When it comes to hip hop artists, it is common knowledge that one of, if not, the best of all time is Biggie Smalls. He was known for his style, size, and most notably, his flow. In hip hop, flow technically means to rhyme consistently in the same line. Big’s various and complex uses of single line rhyme schemes add flavor to his songs.

One of his biggest hits was a song called Hypnotize which was released in April 1997. When it was released it debuted on Billboard’s top 100 as number two and eventually made its way to number one. It was used as the theme song to his biopic Notorious. Unlike Biggie’s other radio success Juicy, which talks about the struggle of making it as a rapper and how his life is a big example of the American Dream, Hypnotize talks about the lavish life he lives after reaching super-stardom as a hip hop artist.

One thing that stands out in the song Hypnotized, as well as almost all of his other songs is Biggie’s extensive use of internal rhymes. Out of a total of 52 lines in the song (not including the chorus), all but 10 of the lines in the three verses contain internal rhymes. Most artists and lyricists use the usual and effective rhyme scheme of rhyming the last word of a line with the last word of the next line. To use this many internal rhymes while speaking considerably fast is not only a testament to how great of a rapper he was, but it shows that he was ultimately a great poet.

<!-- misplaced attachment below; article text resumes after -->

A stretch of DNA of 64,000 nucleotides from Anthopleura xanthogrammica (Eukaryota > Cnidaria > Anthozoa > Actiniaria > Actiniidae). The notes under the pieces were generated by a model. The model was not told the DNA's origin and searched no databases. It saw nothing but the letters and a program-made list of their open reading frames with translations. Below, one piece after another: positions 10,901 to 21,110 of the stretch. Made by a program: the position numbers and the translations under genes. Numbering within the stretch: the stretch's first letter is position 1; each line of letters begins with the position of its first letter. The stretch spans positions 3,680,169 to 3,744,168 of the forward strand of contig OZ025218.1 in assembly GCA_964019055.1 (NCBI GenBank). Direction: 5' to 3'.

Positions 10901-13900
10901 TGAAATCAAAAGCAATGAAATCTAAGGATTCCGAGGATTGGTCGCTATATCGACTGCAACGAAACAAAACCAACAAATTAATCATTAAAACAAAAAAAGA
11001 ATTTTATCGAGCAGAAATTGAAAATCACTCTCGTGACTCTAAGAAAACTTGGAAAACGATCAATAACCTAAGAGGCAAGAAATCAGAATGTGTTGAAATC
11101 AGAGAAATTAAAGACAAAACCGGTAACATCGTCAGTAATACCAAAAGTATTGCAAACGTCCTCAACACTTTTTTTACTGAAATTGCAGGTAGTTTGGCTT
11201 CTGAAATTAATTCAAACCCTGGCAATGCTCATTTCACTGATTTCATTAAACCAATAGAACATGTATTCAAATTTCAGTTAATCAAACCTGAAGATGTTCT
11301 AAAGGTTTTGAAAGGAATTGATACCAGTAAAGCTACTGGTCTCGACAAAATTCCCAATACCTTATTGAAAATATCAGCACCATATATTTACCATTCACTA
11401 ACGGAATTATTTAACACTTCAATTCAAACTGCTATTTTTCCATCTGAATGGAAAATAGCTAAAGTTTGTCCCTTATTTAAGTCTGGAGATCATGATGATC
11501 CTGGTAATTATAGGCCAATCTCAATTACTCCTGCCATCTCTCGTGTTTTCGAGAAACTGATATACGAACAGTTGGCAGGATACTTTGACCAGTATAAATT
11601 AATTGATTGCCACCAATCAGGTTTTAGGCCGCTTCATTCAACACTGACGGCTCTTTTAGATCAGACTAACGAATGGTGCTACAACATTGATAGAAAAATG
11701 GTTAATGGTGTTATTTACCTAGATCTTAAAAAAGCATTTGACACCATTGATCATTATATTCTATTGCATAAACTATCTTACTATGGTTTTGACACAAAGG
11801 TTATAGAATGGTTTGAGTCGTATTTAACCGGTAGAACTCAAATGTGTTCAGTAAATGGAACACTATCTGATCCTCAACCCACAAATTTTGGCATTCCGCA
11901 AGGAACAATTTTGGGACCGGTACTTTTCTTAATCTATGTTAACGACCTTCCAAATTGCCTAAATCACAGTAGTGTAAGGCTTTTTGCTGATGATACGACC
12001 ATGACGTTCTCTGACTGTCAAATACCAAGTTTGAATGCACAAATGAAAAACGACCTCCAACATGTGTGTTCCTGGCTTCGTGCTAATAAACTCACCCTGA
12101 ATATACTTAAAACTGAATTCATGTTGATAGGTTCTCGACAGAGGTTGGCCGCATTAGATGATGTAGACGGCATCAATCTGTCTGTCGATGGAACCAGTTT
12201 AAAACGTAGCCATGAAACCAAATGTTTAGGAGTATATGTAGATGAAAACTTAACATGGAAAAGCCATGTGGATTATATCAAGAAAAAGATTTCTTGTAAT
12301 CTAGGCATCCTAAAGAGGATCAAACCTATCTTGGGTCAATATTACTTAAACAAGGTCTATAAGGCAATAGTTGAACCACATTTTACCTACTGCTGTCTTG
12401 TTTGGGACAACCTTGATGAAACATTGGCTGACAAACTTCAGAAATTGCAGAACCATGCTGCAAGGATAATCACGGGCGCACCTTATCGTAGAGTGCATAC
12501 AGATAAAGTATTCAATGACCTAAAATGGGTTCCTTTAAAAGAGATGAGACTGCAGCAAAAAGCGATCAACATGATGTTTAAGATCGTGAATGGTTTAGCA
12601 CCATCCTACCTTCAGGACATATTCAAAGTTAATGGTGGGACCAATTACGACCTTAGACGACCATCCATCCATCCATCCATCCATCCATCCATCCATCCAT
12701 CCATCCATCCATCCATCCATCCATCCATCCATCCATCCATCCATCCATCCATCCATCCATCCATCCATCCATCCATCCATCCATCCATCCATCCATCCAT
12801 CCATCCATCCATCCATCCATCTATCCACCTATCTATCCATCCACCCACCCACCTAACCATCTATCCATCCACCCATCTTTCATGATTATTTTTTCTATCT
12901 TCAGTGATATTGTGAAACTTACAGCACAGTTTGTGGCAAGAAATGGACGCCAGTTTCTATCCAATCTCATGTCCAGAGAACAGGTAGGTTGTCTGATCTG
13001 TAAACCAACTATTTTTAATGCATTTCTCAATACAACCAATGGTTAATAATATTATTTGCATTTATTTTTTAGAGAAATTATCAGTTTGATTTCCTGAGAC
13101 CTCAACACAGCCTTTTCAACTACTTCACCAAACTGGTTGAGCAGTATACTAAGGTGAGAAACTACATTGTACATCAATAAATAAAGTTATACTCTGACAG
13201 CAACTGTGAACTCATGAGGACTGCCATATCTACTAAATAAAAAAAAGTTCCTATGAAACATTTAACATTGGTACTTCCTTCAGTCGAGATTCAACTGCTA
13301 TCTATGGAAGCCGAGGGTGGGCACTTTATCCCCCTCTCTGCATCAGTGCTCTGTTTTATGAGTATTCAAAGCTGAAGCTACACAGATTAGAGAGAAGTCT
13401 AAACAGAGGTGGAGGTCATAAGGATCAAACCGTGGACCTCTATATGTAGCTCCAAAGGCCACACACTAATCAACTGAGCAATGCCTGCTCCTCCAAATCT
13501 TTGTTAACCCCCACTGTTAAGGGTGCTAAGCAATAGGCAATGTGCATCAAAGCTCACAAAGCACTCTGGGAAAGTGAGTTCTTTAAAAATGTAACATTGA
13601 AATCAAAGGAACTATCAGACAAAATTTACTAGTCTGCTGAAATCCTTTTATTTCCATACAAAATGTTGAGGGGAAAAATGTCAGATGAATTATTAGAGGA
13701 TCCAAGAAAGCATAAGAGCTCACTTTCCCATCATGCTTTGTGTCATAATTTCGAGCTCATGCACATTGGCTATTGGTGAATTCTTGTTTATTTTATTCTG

Many times throughout the song when internal rhymes are present in lines, there are multiple examples in single lines. This incredibly impressive technique is present in the first verse when he says,

“Poppa been smooth since days of Underroos,

Never lose, never choose to, bruise crews who…”

The second line in this example is packed with internal rhymes. Six of the eight words in the line are part of a rhyme sequence, four of which are part of the same one. He preludes into this with the first line by mentioning Underroos (very old-school underwear for children)  at the end of the line and matching that up with lose, choose, bruise, and crews.

What you can’t see in the lyrics and must listen to the song in order to be able to recognize is the ease that Biggie spits these rhymes out with left and right. He makes it all seem so effortless. It’s called flow.

My name is Greg Goldman and I am currently a sophomore at Dickinson. I am currently undeclared but will probably declare an English major this semester. Also, I play on the club ice hockey team throughout the winter and spring.